Church World Service (CWS) welcomes President Obama’s call for a review of deportation policies, and urges the administration to use its authority to suspend deportations and allow all undocumented immigrants to apply for deferred action.
Last week, the President expressed “deep concern about the pain too many families feel from the separation that comes from our broken immigration system” while speaking with members of the Congressional Hispanic Caucus. Responding to the calls that many immigrants’ rights advocates, including CWS, have made for the President to use his authority to end deportations, President Obama has asked the Secretary of the Department of Homeland Security, Jeh Johnson, to conduct an inventory of current deportation practices to see how they can be more humane, within the confines of the law.
“We have been urging both Congress and the Administration to do all they can to alleviate the suffering of our undocumented community members,” said the Rev. John L. McCullough, CWS President and CEO. “The President’s remarks are encouraging, and we have high expectations that this review will lead to reforms that will keep families together. To be meaningful, these changes must include a suspension of deportations and an expanded process for undocumented individuals to apply for deferred action.”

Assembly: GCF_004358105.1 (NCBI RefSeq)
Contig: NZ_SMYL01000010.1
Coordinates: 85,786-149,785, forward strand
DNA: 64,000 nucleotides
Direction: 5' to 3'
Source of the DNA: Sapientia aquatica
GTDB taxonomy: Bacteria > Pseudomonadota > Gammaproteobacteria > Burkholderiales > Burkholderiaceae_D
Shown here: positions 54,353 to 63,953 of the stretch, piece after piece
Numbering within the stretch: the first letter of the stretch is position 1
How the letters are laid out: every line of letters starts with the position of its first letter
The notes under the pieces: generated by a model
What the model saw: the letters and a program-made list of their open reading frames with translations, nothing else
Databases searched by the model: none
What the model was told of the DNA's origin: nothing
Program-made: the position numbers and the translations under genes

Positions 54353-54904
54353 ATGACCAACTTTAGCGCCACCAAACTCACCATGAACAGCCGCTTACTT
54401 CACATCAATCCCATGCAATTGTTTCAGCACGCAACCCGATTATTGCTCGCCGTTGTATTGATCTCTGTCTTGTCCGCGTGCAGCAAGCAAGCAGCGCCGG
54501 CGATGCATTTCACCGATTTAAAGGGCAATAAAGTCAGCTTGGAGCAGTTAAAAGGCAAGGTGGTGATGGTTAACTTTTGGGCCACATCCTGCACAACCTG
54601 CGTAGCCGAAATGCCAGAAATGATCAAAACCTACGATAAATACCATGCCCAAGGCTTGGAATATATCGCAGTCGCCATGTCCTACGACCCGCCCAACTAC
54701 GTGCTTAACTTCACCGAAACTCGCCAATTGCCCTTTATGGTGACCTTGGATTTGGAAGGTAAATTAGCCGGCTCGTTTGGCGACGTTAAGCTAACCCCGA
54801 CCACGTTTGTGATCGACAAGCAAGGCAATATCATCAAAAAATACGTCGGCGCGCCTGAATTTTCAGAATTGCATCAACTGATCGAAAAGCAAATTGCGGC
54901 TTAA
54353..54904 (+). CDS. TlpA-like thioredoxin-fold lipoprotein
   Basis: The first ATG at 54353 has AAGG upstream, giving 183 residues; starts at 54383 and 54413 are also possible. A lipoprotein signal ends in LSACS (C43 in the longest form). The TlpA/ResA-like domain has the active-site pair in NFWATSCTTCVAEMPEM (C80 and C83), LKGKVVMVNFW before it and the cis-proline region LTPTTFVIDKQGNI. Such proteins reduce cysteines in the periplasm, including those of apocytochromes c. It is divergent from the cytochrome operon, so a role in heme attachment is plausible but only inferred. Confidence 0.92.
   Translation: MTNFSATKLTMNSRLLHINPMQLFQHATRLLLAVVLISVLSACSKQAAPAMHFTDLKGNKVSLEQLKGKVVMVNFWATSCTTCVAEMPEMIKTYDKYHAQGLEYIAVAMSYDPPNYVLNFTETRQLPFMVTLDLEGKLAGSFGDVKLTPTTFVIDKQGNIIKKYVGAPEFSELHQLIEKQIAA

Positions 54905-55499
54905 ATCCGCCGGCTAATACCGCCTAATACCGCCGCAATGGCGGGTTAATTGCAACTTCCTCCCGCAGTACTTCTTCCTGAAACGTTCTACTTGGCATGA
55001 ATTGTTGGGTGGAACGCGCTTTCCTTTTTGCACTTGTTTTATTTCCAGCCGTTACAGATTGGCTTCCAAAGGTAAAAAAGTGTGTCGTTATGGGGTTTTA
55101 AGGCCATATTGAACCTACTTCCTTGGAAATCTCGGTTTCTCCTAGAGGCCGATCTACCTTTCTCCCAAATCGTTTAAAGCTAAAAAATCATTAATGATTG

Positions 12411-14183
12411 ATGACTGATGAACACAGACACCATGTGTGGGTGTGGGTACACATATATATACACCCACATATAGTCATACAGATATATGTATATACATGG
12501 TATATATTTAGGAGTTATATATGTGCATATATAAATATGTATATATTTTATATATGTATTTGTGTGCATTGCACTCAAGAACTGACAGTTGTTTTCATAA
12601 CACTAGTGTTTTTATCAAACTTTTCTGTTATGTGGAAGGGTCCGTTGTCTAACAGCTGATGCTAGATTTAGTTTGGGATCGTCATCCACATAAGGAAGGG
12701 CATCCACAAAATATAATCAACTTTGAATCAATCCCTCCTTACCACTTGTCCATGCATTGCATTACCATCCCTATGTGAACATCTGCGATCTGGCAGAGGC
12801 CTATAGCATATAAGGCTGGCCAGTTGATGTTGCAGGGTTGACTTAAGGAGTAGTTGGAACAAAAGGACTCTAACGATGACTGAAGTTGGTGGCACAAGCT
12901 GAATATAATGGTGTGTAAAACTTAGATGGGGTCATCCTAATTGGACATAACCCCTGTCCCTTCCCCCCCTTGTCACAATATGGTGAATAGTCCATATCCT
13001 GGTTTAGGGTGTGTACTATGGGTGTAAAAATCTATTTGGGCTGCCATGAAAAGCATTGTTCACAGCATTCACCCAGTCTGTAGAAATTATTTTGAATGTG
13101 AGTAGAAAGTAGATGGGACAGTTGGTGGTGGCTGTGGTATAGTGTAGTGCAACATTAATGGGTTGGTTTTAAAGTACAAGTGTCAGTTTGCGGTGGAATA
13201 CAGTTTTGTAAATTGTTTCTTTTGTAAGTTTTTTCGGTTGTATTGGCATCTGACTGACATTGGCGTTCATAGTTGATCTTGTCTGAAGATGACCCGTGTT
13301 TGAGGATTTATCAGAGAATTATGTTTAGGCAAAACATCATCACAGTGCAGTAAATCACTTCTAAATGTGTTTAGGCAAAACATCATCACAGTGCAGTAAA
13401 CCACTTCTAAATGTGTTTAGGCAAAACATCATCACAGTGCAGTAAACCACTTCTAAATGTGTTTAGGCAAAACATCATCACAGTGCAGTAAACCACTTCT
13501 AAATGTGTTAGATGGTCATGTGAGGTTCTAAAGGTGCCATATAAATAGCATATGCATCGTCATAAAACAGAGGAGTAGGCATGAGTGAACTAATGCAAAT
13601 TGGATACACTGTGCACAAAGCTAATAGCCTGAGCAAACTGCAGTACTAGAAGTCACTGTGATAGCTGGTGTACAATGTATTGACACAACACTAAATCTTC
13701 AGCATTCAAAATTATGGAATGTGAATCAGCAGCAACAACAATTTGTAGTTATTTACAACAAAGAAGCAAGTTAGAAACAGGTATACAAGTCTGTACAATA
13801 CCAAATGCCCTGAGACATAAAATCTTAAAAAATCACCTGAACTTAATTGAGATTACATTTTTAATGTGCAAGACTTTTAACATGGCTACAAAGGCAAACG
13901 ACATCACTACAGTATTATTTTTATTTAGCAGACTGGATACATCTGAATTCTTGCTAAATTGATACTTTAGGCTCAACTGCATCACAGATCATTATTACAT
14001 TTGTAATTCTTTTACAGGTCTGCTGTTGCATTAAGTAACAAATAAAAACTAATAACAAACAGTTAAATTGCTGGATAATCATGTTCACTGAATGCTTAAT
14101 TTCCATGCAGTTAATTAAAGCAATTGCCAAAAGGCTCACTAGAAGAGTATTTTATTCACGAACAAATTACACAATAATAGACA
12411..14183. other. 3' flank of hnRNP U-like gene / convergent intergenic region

CWS is part of the Not One More Deportation campaign, led by the National Day Laborer Organizing Network (NDLON) to urge the administration to stop deporting members of our families and communities, and to expand the Deferred Action for Childhood Arrivals (DACA) program that allows some undocumented youth to work and travel legally in the United States.
In the coming days, CWS will be joining other faith-based organizations in sending a letter to the Obama administration with specific recommendations about how the administration can better prioritize migrant safety and family unity in its enforcement policies. These recommendations will call on the President to end the practices of deporting people in the middle of the night, separating families during deportations and mandating that local police serve as immigration agents. They will also urge the President to increase the use of prosecutorial discretion and allow undocumented individuals to apply for deferred action regardless of how old they were when they entered the United States.
“Especially with this hopeful sign that the President is willing to rework harmful enforcement policies that have been tearing apart families and wrecking havoc on communities, CWS stands committed to working with the administration to drastically shift U.S. deportation policies to better reflect our values,” said the Rev. McCullough. “We will also continue to urge the U.S. House of Representatives to do what only they can do, which is to enact immigration legislation that will reunite separated families and offer meaningful opportunities for our undocumented community members to pursue citizenship. We celebrate progress, and we continue to seek the changes that are needed to realize justice.”